LA 2015 Special Olympic World Summer Games Comes to US for First Time in 16 Years

Los Angeles will host the 14th Special Olympics World Summer Games July 25 – August 2. More than 7,000 Special Olympic athletes from 170 nations are expected to compete in 25 Olympic-type sports, which include aquatics, track and field, basketball, football (soccer), golf, gymnastics and volleyball among others. The Games could bring as many as a half-million people to the greater Los Angeles area.

The last time the Games were hosted on US soil was in 1999 in Raleigh, North Carolina. The most recent World Summer Games were held in Athens, Greece in 2011.

The Special Olympic World Summer Games differ from those the State and National Games in that the Worlds are held once every four years for each season of sport. State Games are held annually and are for athletes from that particular state. Athletes must compete at the State level and place in order to advance to the World Games. The National Games are held biannually, but are for qualifying athletes from across the country.

The Games are held specifically for those with an intellectual disability, the most common developmental disability. It is a platform to demonstrate to the public the talents and abilities of people with intellectual disabilities and change attitudes and break down barriers that can exclude people.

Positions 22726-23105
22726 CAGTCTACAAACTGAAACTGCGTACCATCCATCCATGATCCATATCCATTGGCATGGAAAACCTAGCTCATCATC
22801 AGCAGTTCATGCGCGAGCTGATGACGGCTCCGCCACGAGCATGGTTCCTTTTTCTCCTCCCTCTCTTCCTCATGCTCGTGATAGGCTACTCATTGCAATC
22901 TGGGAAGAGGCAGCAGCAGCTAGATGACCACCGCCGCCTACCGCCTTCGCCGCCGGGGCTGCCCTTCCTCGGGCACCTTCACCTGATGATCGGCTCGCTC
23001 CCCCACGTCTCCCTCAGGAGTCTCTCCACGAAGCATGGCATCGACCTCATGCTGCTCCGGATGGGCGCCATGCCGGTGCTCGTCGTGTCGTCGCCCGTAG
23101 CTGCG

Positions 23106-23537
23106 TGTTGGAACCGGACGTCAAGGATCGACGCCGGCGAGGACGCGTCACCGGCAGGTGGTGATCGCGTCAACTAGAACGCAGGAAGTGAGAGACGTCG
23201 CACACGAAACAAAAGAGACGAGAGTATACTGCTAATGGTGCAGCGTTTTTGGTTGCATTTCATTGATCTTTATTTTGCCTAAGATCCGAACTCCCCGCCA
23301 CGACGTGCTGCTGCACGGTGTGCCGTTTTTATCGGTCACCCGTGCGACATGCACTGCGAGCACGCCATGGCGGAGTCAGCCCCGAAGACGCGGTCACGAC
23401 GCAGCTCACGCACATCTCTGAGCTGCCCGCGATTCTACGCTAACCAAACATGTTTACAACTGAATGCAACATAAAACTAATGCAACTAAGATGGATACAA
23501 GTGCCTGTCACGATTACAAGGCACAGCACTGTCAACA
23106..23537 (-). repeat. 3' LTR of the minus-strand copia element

Approximately 6.5 million people in the United States have an intellectual disability – a term used when a person has certain limitations in cognitive functioning and skills including communication, social and self-care skills.

The first International Special Olympics Summer Games are held at Soldier Field in Chicago, Illinois, USA. In the late 1950s and early 1960s Eunice Kennedy Shriver sought to take action and provide an environment for people with intellectual disabilities to play. Her summer day camp – held in her own backyard – was focused on what children could do in sports and other activities, rather than what they could not do. Throughout the 60s she worked with President John F. Kennedy’s White House panel on behalf of people with intellectual disabilities and as the director of the Joseph P. Kennedy Jr. Foundation. Her vision and drive for equality eventually grew into the Special Olympics movement.

To athletes in our own backyard and from all countries, Summit DD wishes the best of luck and a great Games to all!

Want to get involved? Check out our Recreation page for more information on Special Olympics.

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